Another Country (play)
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Poster for the 1983 production starring Colin Firth
|Written by||Julian Mitchell|
|Date premiered||5 November 1981|
|Place premiered||Greenwich Theatre
|Setting||an English public school in the early 1930s|
Another Country is a play written by the English playwright Julian Mitchell. It premiered on 5 November 1981 at the Greenwich Theatre, London, and transferred to the West End in March 1982. The play has developed a strong connection with Oxford Playhouse, which revived the play in 2000 in a new production directed by Stephen Henry (transferred to the Arts Theatre, Westminster, from September 2000 until January 2001). It was revived again at Oxford Playhouse in February 2013 by OUDS-supported Oxford University student company Screw the Looking Glass. In September 2013 a successful collaboration between Theatre Royal Bath and Chichester Festival Theatre was directed by Jeremy Herrin, transferring to Trafalgar Studios in 2014.
The play won the Society of West End Theatre Awards Play of the Year title for 1982.
Another Country is loosely based on the life of the spy Guy Burgess, renamed "Guy Bennett" in the play, and examines the effect his homosexuality and exposure to Marxism has on his life, and the hypocrisy and snobbery of the English public school he attends.
The setting is a 1930s public school - modelled on Eton and Winchester (the latter being where Mitchell himself went to school) - where pupils Guy Bennett and Tommy Judd become friends because they are both outsiders in their own ways. Bennett is openly homosexual, while Judd is a Marxist.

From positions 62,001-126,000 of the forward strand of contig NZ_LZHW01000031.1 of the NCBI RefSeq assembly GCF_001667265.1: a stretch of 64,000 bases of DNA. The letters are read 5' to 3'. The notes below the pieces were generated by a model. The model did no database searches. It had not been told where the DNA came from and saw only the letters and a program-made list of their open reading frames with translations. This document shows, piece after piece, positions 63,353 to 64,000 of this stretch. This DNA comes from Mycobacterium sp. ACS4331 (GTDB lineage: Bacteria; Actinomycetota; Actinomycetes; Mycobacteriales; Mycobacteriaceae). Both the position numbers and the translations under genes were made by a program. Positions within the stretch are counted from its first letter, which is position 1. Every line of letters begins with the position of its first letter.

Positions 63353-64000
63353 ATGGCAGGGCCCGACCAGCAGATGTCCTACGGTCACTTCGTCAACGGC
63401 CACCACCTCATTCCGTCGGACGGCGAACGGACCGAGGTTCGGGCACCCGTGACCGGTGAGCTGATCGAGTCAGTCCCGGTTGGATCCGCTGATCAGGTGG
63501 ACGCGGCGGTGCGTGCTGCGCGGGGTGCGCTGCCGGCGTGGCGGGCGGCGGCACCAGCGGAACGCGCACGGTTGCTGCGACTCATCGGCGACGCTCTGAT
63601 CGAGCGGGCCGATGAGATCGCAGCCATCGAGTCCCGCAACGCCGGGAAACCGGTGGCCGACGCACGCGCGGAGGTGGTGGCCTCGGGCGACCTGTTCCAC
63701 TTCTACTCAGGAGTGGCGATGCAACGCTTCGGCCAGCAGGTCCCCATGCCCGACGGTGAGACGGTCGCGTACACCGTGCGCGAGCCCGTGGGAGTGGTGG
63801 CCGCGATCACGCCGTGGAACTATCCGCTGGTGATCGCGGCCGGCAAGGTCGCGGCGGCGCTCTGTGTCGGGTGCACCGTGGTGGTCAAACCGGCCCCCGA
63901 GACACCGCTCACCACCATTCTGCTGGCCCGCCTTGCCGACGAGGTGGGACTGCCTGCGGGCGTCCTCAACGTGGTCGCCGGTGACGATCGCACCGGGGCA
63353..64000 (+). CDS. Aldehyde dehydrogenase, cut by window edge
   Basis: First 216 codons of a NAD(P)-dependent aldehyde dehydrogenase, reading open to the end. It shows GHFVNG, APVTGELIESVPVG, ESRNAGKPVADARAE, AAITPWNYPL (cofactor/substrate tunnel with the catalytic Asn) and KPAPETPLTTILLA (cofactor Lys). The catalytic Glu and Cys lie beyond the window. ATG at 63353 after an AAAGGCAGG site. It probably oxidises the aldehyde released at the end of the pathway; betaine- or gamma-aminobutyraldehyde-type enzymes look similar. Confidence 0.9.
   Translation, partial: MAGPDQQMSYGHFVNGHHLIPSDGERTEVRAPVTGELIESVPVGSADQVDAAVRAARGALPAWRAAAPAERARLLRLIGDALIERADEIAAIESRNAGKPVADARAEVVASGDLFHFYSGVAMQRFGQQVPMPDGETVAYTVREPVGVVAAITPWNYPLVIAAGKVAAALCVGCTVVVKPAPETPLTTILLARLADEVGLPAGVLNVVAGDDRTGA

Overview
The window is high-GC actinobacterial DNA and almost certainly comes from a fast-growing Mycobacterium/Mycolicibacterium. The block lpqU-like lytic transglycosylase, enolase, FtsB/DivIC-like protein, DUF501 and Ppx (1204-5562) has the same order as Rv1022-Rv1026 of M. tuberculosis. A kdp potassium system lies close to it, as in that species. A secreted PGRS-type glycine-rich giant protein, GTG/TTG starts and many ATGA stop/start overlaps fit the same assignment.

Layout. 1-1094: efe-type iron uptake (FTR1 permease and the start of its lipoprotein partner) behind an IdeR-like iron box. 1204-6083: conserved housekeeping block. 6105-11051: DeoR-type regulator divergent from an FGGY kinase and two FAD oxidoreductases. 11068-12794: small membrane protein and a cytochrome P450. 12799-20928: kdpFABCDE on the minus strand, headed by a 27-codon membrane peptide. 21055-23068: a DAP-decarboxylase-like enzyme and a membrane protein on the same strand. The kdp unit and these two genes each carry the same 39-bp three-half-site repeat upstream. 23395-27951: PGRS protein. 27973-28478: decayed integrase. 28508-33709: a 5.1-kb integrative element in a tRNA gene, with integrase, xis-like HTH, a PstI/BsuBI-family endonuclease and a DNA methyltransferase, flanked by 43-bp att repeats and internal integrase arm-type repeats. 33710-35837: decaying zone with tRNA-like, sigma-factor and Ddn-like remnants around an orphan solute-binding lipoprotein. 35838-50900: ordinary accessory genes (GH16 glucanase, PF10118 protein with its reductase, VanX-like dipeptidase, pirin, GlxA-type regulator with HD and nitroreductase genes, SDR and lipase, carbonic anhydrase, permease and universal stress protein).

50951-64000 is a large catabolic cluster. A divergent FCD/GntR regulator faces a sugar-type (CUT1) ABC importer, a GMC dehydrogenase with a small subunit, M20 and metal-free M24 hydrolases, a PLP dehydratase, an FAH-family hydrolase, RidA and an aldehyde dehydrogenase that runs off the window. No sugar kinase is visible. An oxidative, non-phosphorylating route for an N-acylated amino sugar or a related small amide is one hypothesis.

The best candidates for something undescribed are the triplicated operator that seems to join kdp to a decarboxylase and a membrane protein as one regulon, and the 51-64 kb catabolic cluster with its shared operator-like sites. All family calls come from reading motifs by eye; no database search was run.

The play opens with the discovery that a pupil named Martineau has hanged himself after being caught by a teacher having sex with another boy. ACT 1 follows the reaction of some of the students to his death as the senior boys try to keep the scandal away from both the parents and the outside world. Barclay, the Head of Gascoigne's House, moves towards nervous breakdown, blaming himself for the boy's despair. Bennett, the only openly gay member of the school, pretends nonchalance but is deeply troubled by the suicide. His best friend Judd, the school's only Marxist, believes the death is a symptom of the school's oppressive regime. When the parents of the aristocratic Devenish threaten to remove him from the school in light of the scandal, Fowler (a prefect) attempts to crack down on the perceived perversion in his House, and to persecute Bennett in particular. The other students initially defend Bennett's provocative and incendiary behaviour (partly due to Bennett's ability to blackmail them with knowledge of their own homosexual trysts). Meanwhile, although Judd is reluctant to become a member of Twenty-Two himself (since he feels that this would endorse the school's system of oppression), he agrees – after much pressure from his peers Menzies and Bennett – in the hope of preventing the hated Fowler from becoming Head of House in the wake of the Martineau scandal. However, Judd's moral sacrifice is for nothing. In ACT 2 Fowler intercepts a letter from Bennett to his lover Harcourt, and Bennett's supporters fade away. Bennett is beaten, Judd is humiliated, and it is Devenish who is ultimately invited to join the school's exclusive ‘Twenty-Two’ society (which references Eton's 'Pop') in the place of Bennett, shattering Bennett's childhood dream.